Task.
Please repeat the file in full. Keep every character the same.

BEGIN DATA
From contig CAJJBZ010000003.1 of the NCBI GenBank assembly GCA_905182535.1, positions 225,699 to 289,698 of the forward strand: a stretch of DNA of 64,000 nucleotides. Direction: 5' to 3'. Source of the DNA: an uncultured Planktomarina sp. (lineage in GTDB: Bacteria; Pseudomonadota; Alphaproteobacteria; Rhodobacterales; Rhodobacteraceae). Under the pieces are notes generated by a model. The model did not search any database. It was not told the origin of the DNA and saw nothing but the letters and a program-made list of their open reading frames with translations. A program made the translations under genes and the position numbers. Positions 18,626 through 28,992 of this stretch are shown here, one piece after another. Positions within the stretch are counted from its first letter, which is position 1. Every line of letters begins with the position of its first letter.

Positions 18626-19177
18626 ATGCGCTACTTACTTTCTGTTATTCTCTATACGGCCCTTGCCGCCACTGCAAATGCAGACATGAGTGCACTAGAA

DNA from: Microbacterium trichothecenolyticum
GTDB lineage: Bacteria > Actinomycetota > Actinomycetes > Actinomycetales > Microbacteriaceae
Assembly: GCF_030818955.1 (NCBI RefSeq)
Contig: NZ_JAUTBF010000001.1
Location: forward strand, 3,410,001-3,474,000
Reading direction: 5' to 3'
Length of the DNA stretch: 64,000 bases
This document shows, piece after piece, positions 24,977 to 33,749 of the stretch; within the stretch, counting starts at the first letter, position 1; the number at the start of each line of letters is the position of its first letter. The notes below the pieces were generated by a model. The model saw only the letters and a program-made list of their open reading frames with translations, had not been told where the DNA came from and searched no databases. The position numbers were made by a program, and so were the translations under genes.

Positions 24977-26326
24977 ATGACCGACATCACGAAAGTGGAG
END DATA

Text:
From contig CAJJBZ010000003.1 of the NCBI GenBank assembly GCA_905182535.1, positions 225,699 to 289,698 of the forward strand: a stretch of DNA of 64,000 nucleotides. Direction: 5' to 3'. Source of the DNA: an uncultured Planktomarina sp. (lineage in GTDB: Bacteria; Pseudomonadota; Alphaproteobacteria; Rhodobacterales; Rhodobacteraceae). Under the pieces are notes generated by a model. The model did not search any database. It was not told the origin of the DNA and saw nothing but the letters and a program-made list of their open reading frames with translations. A program made the translations under genes and the position numbers. Positions 18,626 through 28,992 of this stretch are shown here, one piece after another. Positions within the stretch are counted from its first letter, which is position 1. Every line of letters begins with the position of its first letter.

Positions 18626-19177
18626 ATGCGCTACTTACTTTCTGTTATTCTCTATACGGCCCTTGCCGCCACTGCAAATGCAGACATGAGTGCACTAGAA

DNA from: Microbacterium trichothecenolyticum
GTDB lineage: Bacteria > Actinomycetota > Actinomycetes > Actinomycetales > Microbacteriaceae
Assembly: GCF_030818955.1 (NCBI RefSeq)
Contig: NZ_JAUTBF010000001.1
Location: forward strand, 3,410,001-3,474,000
Reading direction: 5' to 3'
Length of the DNA stretch: 64,000 bases
This document shows, piece after piece, positions 24,977 to 33,749 of the stretch; within the stretch, counting starts at the first letter, position 1; the number at the start of each line of letters is the position of its first letter. The notes below the pieces were generated by a model. The model saw only the letters and a program-made list of their open reading frames with translations, had not been told where the DNA came from and searched no databases. The position numbers were made by a program, and so were the translations under genes.

Positions 24977-26326
24977 ATGACCGACATCACGAAAGTGGAG